This year it is 900 years, nine centuries, since the moment in which—following the liturgical texts—we can repeat of him that he laid down his life for his sheep (cf. Jn 10:11). And even if this death is so distant from us in time, it keeps the eloquence of a special testimony.
In the course of history my fellow citizens united spiritually round the figure of St Stanislaus, especially in difficult periods.
In the current year, a year of Great Jubilee, as the first Polish Pope, who until a short time ago was the successor of St Stanislaus in the episcopal see of Krakow, I wish to participate in the solemnity in honour of the Patron Saint of Poland.
Together with all those who celebrate this solemnity we wish to approach again Christ the Good Shepherd, who "lays down his life for the sheep", in order that he may be our strength for future centuries and for the new generations.
To the young people:
My greeting is now addressed to you young people, to you, pupils of elementary and secondary schools, present in such large numbers, to you, boys and girls who have received First Communion or Confirmation!
We are in the month of May, dedicated to Mary Most Holy.
On the night of 6 December 1876 Don Bosco in a dream saw Domenico Savio, who had recently died. The latter came to let Don Bosco know that he was in Paradise and offered him a bunch of flowers symbolizing the virtues practised in life.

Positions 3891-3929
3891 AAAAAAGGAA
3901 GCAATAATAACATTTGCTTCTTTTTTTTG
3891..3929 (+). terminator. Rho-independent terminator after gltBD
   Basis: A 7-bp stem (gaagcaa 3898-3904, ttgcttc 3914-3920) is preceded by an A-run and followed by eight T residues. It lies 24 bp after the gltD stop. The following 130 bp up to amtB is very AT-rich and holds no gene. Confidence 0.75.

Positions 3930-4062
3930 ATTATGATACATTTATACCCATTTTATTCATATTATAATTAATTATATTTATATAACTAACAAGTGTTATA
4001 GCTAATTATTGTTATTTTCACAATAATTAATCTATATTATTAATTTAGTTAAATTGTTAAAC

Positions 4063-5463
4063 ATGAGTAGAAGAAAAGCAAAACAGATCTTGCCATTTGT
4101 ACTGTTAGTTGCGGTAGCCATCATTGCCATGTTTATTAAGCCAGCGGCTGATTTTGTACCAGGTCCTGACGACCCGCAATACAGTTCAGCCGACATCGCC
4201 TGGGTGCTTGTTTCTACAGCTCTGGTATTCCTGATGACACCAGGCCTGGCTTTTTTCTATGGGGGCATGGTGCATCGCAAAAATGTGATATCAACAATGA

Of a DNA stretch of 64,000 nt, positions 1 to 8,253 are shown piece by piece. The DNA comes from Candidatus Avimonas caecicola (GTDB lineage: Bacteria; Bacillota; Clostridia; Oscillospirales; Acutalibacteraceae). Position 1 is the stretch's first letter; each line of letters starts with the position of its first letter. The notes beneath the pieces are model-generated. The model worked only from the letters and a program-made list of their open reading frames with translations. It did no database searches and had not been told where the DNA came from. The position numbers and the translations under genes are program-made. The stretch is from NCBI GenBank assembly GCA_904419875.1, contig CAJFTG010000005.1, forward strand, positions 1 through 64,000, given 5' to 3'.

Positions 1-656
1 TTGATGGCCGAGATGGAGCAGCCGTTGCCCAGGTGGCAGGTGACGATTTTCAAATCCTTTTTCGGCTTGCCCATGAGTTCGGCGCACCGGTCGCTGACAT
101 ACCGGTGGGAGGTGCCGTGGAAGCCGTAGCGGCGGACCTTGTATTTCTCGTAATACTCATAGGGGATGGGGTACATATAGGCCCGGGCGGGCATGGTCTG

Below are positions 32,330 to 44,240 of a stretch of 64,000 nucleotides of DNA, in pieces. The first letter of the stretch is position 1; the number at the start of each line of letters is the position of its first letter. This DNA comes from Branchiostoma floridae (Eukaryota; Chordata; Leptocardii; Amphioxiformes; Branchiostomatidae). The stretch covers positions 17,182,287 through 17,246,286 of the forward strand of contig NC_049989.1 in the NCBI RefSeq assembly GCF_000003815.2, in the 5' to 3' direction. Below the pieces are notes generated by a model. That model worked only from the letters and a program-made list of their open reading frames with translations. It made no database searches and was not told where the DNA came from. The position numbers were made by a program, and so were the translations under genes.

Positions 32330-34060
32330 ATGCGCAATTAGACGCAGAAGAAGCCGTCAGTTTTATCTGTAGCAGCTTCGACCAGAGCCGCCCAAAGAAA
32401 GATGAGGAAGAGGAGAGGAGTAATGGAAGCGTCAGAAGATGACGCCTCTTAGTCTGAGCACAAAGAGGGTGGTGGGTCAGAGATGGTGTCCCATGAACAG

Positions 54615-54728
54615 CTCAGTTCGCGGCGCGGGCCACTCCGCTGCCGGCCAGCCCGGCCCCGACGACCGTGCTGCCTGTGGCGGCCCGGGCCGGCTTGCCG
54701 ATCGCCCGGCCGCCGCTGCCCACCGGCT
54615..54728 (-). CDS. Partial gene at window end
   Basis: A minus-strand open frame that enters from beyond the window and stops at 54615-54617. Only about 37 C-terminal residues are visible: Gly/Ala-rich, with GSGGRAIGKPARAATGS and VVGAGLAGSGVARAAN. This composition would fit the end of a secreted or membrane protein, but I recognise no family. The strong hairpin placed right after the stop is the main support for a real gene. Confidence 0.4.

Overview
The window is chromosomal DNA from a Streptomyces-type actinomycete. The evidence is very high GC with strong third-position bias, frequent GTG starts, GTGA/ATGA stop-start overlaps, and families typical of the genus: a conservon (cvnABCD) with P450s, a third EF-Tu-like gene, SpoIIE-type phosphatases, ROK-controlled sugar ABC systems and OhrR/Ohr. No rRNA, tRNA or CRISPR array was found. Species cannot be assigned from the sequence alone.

At a certain moment Don Bosco asked him: "My dear Domenico, you who practised these noble virtues all your life, tell me: what consoled you most at the point of death?"
Domenico thought for a moment and then said: "What consoled me most at the point of death was the assistance of Mary, the Mother of Jesus! Tell that to the boys! Let them never forget to pray to her during their life!"
So, love Our Lady, dear young people and children! Pray to her every day! May the Blessed Virgin, invoked, loved and imitated, help you to remain good and happy in a holy way!
Before concluding the General Audience John Paul II referred to the anniversary of the tragic discovery of the. lifeless body of the Hon. Aldo Moro in via Caetani.
A year ago the lifeless body of the Honourable Aldo Moro was found. The tragic conclusion of the shocking event aroused great emotion in Italy and in the world, as also a resounding protest against the blind and irrational violence which, with the killing of the illustrious statesman, had humiliated humanity in its fundamental exigencies of truth and justice.
Today we raise a special prayer for him and for the members of his escort, savagely assassinated in cold blood, as well as for all those who in this year, and even in the last few days, have been victims of unspeakable brutality, which strips our millenary civilization of its human and Christian values. To acts of hatred we must all respond with the message of love, which Christ left us.
May all citizens, with their honest industry, be able to construct in serene and civil community life, a society in which each one may live his own rights fully.
At this point John Paul 11 interrupted his reading of the address, to refer to Paul VI's personal participation in the dramatic affair of the Italian statesman. Before concluding, the Holy Father said: "Perhaps we must think of all this in the context of today's discourse, in the context of the discourse of the Good Shepherd, and say to Christ: 'We offer you these victims for the peace of the world, for the victory of true justice. For the victory of love over hatred, we offer you these victims!' There is a force in this sacrifice which is very like that of Christ on the Cross".
© Copyright 1979 - Libreria Editrice Vaticana
© Copyright - Libreria Editrice Vaticana